- The State claimed that the construction of the flood canal will dry the existing river bed and will impact the ground water table.
- The State claimed that Andhra pradesh government has failed to implement the provisions of the inter-state agreement.
- The State also demanded scientific assessment of available water at Katragada and Gotta barrage.
The tribunal in the above dispute decided that Andhra Pradesh can construct the Neradi barrage along with the ancillary structures. The 115 TMC ft. water of the river was instructed to be divided in equal proportions between the two states.
The State of Odisha was instructed to acquire the 106 acres of land that is required to facilitate the construction and hand it over to the state of Andhra Pradesh for a span of one year. State of Andhra Pradesh shall compensate the state of Odisha for all the due costs incurred for the acquisition of the land.
The tribunal also provided for setting up an Inter-state regulatory body for effective implementation of the tribunal’s decision.
But the decisions of the tribunal have not been implemented on the ground. Recently news broke out that the chief ministers of Odisha and Andhra Pradesh will hold talks to iron out the barriers to the construction of the Neradi barrage.
India consists of 4 percent of the world’s fresh water resources and its people are heavily dependent on these water bodies. Due to the topography of the country, there are many rivers that passes through two more states. These states has no agreement to ensure that water resources are used by an amicable approach and thus, they often run into disputes.
Although the constitution does provide for intervention by the central government and for the resolution of the disputes by mutual consultation, this has been significantly ineffective. The vamsadhara river water dispute has been in existence for over six decades. Even after the resolution of the dispute there has been no implementation of the provisions set by the tribunal.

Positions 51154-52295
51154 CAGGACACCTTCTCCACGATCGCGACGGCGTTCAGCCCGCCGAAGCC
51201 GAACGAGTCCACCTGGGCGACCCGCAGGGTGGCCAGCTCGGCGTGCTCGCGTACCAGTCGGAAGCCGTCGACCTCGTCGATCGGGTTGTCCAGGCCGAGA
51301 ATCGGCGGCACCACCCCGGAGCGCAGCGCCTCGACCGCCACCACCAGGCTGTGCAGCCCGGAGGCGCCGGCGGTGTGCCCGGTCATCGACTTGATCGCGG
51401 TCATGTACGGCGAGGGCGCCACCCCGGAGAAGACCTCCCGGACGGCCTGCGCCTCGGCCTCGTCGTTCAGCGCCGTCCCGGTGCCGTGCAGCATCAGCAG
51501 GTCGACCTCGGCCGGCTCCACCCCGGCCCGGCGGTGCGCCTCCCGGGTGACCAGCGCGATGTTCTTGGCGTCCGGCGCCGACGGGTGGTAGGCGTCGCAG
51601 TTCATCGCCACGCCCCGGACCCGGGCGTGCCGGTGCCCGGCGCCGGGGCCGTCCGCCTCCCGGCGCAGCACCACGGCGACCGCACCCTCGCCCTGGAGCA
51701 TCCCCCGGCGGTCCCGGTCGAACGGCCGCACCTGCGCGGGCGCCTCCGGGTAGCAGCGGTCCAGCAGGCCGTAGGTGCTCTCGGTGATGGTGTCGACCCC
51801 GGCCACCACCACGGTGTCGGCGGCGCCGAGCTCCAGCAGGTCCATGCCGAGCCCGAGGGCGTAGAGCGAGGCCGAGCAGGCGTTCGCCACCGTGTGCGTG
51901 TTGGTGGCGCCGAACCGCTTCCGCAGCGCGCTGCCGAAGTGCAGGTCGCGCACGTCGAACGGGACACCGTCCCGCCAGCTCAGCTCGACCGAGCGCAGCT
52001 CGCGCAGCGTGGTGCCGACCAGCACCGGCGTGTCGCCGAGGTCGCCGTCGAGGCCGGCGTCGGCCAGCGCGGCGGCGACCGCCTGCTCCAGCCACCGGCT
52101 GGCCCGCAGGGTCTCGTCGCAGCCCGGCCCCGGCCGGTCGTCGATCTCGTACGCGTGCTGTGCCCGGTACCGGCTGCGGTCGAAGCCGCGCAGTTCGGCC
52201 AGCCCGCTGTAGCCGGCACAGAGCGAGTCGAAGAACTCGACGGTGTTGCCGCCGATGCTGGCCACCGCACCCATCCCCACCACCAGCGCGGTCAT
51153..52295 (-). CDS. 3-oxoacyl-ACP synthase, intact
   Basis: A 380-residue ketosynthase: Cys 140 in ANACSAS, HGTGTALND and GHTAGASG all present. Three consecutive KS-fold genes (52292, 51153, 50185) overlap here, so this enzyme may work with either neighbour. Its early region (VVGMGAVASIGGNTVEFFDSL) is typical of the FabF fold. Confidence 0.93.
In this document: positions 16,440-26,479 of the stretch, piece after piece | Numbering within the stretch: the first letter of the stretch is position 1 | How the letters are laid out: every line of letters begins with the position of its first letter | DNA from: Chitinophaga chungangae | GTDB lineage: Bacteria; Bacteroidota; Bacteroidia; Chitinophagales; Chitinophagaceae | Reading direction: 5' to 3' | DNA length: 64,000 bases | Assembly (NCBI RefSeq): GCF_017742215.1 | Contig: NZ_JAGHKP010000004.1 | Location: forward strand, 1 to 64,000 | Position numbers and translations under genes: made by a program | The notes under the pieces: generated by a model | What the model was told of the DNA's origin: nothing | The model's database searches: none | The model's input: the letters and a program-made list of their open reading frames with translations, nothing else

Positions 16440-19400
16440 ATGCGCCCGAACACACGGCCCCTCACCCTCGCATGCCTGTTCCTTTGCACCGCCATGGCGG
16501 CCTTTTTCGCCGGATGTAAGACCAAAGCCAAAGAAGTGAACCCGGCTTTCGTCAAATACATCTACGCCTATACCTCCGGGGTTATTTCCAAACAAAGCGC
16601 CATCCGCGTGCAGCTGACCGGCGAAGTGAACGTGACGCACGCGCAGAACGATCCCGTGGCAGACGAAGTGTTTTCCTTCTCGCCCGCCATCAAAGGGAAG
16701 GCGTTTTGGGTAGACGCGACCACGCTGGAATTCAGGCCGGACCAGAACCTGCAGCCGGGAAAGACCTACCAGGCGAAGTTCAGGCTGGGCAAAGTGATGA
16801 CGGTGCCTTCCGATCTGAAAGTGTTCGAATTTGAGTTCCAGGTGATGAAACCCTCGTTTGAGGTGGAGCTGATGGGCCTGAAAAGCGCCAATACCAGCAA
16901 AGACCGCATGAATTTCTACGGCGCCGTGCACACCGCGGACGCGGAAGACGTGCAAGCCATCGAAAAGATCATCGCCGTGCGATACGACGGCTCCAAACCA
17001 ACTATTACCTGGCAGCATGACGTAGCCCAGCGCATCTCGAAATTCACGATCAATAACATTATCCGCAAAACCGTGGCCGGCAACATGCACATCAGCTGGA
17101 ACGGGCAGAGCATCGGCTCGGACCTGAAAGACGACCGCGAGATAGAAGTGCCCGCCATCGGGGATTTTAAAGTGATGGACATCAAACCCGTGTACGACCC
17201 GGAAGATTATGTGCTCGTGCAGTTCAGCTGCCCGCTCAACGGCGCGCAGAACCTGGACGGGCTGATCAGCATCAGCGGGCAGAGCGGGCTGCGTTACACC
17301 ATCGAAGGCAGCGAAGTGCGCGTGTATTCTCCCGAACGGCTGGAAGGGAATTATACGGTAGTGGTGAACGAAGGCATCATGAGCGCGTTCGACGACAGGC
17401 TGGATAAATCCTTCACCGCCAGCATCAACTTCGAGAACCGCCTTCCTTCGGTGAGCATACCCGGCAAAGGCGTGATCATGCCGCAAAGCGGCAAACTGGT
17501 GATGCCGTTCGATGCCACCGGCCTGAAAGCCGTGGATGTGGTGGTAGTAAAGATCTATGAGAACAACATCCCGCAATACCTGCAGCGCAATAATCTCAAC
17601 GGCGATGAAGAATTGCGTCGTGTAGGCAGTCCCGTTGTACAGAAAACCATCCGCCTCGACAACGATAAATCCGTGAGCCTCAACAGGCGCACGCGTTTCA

The tribunals formulated under the Inter-state river water disputes act, have adjudicated over several disputes and have failed to yield desired results.
The tribunals have been criticised for being comprising of judges as its members and it has significant dearth of participation of the local people.
The demand for the resolution to be undertaken primarily by just mutual consultation has also gained significant support.
The long standing Vamsadhara dispute has resorted back to the settlement of dispute by mutual resolution between the two states. The tribunal has been proved to be ineffective. There are talks for having a unified adjudicating body to undertake all the present and the future disputes.
The government shall make necessary amendments to the act to facilitate for a national level specialised body to adjudicate on the issue of water disputes amongst two or more states. The tribunal shall also provide for better representation of the people of the local communities. The disputes that have been struck for long periods shall be dealt with high priority and the decision shall be reached as soon as possible.
Author: Sriniwas from NMIMS, Mumbai.
Editor: Silky Mittal, Junior Editor, Lexlife India.